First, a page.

These parents publicly took a stand for LGBTQ rights. Now they say their kids' Christian school retaliated.
A Southern California husband and wife say that the church they’ve belonged to since childhood, as well as the affiliated school their elemntary-age kids attend, retaliated against them after they made a public stance supporting LGBTQ rights.
Jaymi and Josh, who chose not to share their surname or the name of the school in question for this story, citing legal threats, tell Yahoo Life that it all began when Josh made an Instagram post on Dec. 9.
In the post, Josh, who is a born-again Christian, affirms that he believes LGBTQ people are “made in the Image of God” and that they “can’t change who [they] are.”
“I STAND WITH YOU,” he wrote. “I stand with those who are part of the LGBTQ+ community. You are family. I love you and affirm you and Jesus does not hate you but loves you; wholeheartedly for who you are. I am sorry for how I have hurt you. I am sorry for how the church has hurt you.” He also advises religious leaders to “pray first” before judging people: “Pray for me, sure, but I also ask that you truly ask God to soften your heart for His people, everyone.”
Josh's post didn’t sit well with their church and its school, which their two children, ages 5 and 7, attend, and where their other children, including teens they’ve fostered and two they’ve adopted, ages 16 and 17, have at one point attended.
As Jaymi explains to Yahoo Life, when parents enroll their children in the school they have to “sign a contract, a belief statement” stating that they “agree to uphold the school’s stance on traditional gender and sexuality, which is that there’s only two genders and that only a man and woman can get married.”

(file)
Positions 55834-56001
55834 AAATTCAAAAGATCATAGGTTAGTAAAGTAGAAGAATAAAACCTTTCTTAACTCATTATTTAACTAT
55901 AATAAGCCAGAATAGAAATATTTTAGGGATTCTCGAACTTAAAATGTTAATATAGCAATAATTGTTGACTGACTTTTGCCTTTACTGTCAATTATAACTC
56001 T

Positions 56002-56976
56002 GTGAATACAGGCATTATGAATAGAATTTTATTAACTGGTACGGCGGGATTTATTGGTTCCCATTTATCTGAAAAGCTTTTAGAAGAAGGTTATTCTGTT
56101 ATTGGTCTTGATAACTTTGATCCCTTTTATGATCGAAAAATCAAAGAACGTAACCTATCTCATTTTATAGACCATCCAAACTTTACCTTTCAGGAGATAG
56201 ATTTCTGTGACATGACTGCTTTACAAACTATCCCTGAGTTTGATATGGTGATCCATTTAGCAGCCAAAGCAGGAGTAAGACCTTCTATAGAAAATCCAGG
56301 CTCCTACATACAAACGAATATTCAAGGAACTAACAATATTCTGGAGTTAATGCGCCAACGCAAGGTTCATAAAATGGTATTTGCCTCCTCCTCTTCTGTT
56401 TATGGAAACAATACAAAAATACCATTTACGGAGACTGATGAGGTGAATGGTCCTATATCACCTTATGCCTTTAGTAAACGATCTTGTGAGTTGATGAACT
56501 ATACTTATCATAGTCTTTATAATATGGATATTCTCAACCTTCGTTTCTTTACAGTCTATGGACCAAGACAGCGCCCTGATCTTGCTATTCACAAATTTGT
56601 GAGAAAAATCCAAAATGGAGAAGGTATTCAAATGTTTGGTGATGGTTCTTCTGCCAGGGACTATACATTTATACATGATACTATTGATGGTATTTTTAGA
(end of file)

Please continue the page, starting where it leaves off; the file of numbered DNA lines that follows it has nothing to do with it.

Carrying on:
“When we first started sending our kids to the school, that's really what we had been raised to believe was the right way,” she says. “But over the past few years, I haven’t felt comfortable with that. And so, when we started publicly posting that we are affirming of the LGBTQ community, the school really just changed their viewpoint towards us. And the parents at the school started complaining that we were at the school.”
The parents' complaints reached a peak on Feb. 15 when, according to texts obtained by Yahoo Life, the school’s principal messaged Josh while he was at work, urgently requesting him to call them “in the next 10 minutes.” The couple and the principal ended up having a three-way call, during which they were informed that “parents had complaints” about their pro-LGBTQ stance, says Jaymi.
As a result, the school decided to disinvite Josh from a pre-planned museum field trip with their 7-year-old’s class, planned for the next day, which he was to chaperone. Furthermore, they were told that moving forward, they weren’t allowed at any school events where there would be children present — including “any future assemblies at the end of the year, any field trips, really nothing. We weren’t even allowed on campus.”
The news hit Jaymi and Josh hard, especially since they’d met at the church, which they’d attended since they were children — Jaymi since she was 4 and Josh since he was in the fourth grade — and which has now played an important role in the lives of all their children.
“These are parents that we’ve likely all grown up with,” she says. “We’ve likely gone to their weddings, our kids have likely been friends for many, many years. But now, all of a sudden that our theology has changed in this area, even though we are both still Christians, their whole viewpoint of us shifted.”
Jaymi and Josh, who used to be on staff at the church, say they’d been considering pulling their kids out of the school for some time now, beginning with an incident last fall, when their 7-year-old told them their teacher said during class that “a boy can’t marry a boy, and a girl can’t marry a girl.”
“We had a conversation with him [that day] and said, ‘Hey, buddy, like, factually, that's just not true because boys can legally marry boys and girls can marry girls. But some people don't think that's okay,” Jaymi says.